I remember coming home and telling you about the one conversation I had with Michelle Obama, for a story I wrote about her husband the senator in 2006. She talked in the blunt way she used to be able to before he became a presidential candidate. She said she couldn’t stand Washington, couldn’t think of a single good thing to say about it, which is why she had decided to stay back in Chicago with their daughters. But she really believed in Barack and because of that was willing—though hardly eager—to make major personal sacrifices for the sake of his political career.
That interview, and a longer one I had with him for the same story, left me with an inkling about their marriage. Not an understanding of it—just a sense of how rich a subject it might be. Both Obamas are deep, layered, hard-to-read people. As personalities, they have some appealing qualities in common. They’re driven, but unusually observant and reflective for driven people. The most reluctant of political couples, they’re allergic to performance and fakery. Their relationship is obviously authentic—and clearly has its share of tensions and difficulties.
In The Obamas (Little, Brown), Jodi Kantor, whom I need to acknowledge is a friend and former colleague of mine at Slate, has done a first-rate job reporting on the Obamas in tandem. Her book gives you a better sense of their life inside the White House than any of the other insider accounts I’ve read. Unlike, say, Ron Suskind’s book, it’s also reliable—no one has challenged any of her details or anecdotes. What The Obamas doesn’t do, to my disappointment, is advance our understanding of their relationship. I wanted a portrait of the Obama marriage, and Kantor doesn’t give us one.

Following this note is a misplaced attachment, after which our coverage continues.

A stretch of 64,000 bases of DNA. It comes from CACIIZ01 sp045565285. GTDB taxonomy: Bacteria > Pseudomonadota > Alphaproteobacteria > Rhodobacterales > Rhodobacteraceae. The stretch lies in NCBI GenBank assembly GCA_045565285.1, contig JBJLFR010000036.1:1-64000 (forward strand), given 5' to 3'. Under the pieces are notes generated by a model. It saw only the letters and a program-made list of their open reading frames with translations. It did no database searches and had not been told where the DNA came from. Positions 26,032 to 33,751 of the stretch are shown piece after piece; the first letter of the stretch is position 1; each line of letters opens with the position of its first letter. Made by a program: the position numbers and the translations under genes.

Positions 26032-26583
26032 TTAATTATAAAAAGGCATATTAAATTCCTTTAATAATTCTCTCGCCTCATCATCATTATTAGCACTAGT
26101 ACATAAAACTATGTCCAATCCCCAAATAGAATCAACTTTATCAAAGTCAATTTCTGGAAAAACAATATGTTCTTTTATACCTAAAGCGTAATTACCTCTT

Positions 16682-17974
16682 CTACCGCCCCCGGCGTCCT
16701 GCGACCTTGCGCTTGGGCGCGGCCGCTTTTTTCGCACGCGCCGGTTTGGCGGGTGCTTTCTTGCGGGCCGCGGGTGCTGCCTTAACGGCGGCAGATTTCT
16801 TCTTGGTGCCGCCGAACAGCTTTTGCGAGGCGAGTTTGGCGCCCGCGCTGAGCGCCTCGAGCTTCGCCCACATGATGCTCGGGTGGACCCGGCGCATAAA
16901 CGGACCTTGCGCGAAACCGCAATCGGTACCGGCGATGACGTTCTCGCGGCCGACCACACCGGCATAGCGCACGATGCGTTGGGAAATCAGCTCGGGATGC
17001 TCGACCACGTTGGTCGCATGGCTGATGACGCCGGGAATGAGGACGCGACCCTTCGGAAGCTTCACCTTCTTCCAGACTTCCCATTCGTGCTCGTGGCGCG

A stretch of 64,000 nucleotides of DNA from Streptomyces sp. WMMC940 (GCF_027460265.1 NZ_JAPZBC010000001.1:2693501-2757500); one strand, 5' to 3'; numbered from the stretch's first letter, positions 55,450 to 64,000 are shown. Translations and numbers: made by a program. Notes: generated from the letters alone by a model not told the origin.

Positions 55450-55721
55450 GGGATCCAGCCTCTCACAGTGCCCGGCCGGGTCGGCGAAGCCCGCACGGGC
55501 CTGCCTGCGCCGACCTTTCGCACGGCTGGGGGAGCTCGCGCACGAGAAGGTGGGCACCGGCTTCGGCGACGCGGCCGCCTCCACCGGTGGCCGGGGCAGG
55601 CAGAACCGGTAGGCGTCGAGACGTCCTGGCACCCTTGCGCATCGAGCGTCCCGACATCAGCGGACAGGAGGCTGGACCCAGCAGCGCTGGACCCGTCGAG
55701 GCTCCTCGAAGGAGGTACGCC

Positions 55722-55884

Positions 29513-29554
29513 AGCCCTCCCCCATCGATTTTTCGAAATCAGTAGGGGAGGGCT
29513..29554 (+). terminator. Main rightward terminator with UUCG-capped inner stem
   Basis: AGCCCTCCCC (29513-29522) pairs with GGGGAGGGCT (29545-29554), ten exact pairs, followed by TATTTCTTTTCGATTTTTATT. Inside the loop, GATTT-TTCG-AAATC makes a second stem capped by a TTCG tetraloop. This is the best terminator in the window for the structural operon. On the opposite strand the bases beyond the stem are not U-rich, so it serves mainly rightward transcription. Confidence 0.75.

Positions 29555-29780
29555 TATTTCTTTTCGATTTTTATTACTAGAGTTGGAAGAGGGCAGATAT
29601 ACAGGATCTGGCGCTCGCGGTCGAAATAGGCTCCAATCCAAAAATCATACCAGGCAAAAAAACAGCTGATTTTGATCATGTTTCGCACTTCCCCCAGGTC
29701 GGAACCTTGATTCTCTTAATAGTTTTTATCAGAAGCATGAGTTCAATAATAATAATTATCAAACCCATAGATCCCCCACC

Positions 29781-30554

Doing that might be an impossible task—states of mind are not something you can readily report on, New York Times-style. Maybe we have to leave this sort of mystery to novelists like Curtis Sittenfeld, who imagined what might be going on behind Laura Bush’s frozen smile in American Wife. But I have to think a more worldly and psychologically astute journalist—a Joan Didion, a Marjorie Williams, a Katie Roiphe—could have moved this inquiry into more fruitful, if inevitably speculative territory. This book left me craving insight into what makes this particular marriage work.
Because the Obama marriage really does seem to work, don’t you agree? It might even be considered a great marriage, which does right by their children, creates a warm circle of friendship around it, and brings out the best in both partners over time. Of course, you never do know about other couples. They might split up next week. But I’ll confess to a rooting interest here. We’re a two-career, professional couple who got married at around the same time and at about the same age the Obamas did. Lily and Nate are nearly the same ages as Sasha and Malia. As wildly different as our lives are, I do identify with their partnership, and his father-ship. I love that the president insists on having dinner in most nights, coaches basketball, and makes time to read to his girls.
One other point. I can’t understand why the White House is complaining about this book. Someone should tell the Obamas that it makes them look really good. Or perhaps you had a different reaction?